Rhythmic Variations In his plays, Shakespeare didnt always stick to ten syllables. He often played around with iambic pentameter to give color and feeling to his characters speeches. This is the key to understanding Shakespeare's language.. Feminine Ending Sometimes Shakespeare added an extra unstressed beat at the end of a line to emphasize a characters sense of contemplation. This variation is called a feminine ending and Hamlets famous question is the perfect example: To be, / or not / to be: / that is / the ques- / -tion Inversion Shakespeare also reverses the order of the stresses in some iambi to help emphasize certain words or ideas. If you look closely at the fourth iambus in the Hamlet quote above, you can see how he has placed an emphasis on the word that by inverting the stresses. Occasionally, Shakespeare will completely break the rules and place two stressed syllables in the same iambus, as the following quote from Richard III demonstrates: Now is / the win- / -ter of / our dis- / content In this example, the fourth iambus emphasizes that it is our discontent, and the first iambu s emphasizes that we are feeling this now. Why is Iambic Pentameter Important? Shakespeare will always feature prominently in any discussion of iambic pentameter because he used the form with great dexterity - especially in his sonnets, but you must not be tricked into thinking that he invented it. Rather, it is a standard literary convention that has been used by many writers before and after Shakespeare. Historians are not sure how the speeches were read aloud - whether delivered naturally or with an emphasis on the stressed words. In my opinion, this is unimportant. What really matters is that the study of iambic pentameter gives us a rare glimpse into the inner workings of Shakespeares writing process.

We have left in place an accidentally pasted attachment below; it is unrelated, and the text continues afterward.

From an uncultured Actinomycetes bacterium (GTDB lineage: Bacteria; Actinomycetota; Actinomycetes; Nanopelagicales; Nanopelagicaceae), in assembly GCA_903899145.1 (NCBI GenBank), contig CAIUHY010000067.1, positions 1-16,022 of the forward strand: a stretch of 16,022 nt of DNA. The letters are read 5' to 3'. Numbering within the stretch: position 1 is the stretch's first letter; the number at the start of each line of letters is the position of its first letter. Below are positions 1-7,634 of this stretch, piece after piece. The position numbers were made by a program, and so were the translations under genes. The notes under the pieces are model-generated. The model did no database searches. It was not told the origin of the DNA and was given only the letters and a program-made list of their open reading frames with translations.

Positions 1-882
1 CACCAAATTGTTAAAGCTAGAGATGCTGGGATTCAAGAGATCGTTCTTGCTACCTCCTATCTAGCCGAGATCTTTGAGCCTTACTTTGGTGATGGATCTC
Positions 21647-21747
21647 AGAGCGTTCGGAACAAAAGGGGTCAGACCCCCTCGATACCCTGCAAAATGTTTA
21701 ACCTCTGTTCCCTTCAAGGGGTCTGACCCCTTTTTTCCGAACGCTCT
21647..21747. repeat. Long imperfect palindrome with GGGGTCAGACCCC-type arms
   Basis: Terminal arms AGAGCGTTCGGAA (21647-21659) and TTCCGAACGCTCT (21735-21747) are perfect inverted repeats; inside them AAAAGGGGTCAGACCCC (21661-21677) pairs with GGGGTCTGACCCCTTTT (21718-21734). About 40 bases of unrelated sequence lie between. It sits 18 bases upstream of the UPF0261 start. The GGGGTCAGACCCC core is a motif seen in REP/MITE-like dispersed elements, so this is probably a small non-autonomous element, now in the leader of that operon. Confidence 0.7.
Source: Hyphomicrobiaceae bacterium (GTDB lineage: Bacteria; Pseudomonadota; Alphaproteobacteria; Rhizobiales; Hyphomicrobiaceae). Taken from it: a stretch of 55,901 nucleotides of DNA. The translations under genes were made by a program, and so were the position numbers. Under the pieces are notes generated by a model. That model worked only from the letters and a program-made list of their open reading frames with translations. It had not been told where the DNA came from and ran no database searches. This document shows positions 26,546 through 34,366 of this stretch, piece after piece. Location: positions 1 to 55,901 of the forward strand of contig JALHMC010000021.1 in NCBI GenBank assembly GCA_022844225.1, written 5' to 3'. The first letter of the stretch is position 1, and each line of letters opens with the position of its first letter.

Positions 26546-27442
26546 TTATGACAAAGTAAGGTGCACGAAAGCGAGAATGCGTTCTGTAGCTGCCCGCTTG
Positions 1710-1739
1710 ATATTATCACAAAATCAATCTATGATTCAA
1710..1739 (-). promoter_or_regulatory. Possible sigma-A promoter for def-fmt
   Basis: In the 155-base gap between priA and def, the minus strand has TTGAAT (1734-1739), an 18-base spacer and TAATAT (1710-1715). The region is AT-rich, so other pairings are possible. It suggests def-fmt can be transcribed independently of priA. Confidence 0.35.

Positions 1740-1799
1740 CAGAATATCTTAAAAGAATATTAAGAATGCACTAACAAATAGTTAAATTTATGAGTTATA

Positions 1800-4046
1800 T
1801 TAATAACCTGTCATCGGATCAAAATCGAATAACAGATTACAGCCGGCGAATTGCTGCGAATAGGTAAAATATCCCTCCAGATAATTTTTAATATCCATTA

How to Read Shakespeare Aloud

By Lee Jamieson, Guide The idea of performing a Shakespeare speech fills many young actors with fear. However, you should remember that Shakespeare was an actor himself and wrote for fellow performers. Forget criticism and textual analysis because everything an actor needs is right there in the dialogue you just need to know what youre looking for.

Clues in the imagery Elizabethan theater didnt rely on scenery and lighting to create a scene, so Shakespeare had to carefully choose language that created the right landscapes and moods for his plays. For example, read aloud this passage from A Midsummer Nights Dream where Puck describes a place in the forest: I know a bank whereon the wild thyme blows, Where oxlips and nodding violet grows. This speech is loaded with words to suggest the dream-like quality of the text. This is a clue from Shakespeare on how to read the speech. Clues in the punctuation Shakespeare's use of punctuation was very different he used it to signal how each line should be delivered. Punctuation forces the reader to pause and slows down the pace of the text. Lines without punctuation naturally seem to gather momentum and emotional energy. Full stop (.) Full stops naturally bring the sense and energy of the line to a close.

commas (,) A comma forces a slight pause in delivery to reflect a tiny development or shift in the characters thought process. For example, read aloud Malvolios line from Twelfth Night: Some are born great, some achieve greatness, and some have greatness thrust upon them. Did you notice how the commas forced you to pause and split this sentence into three parts?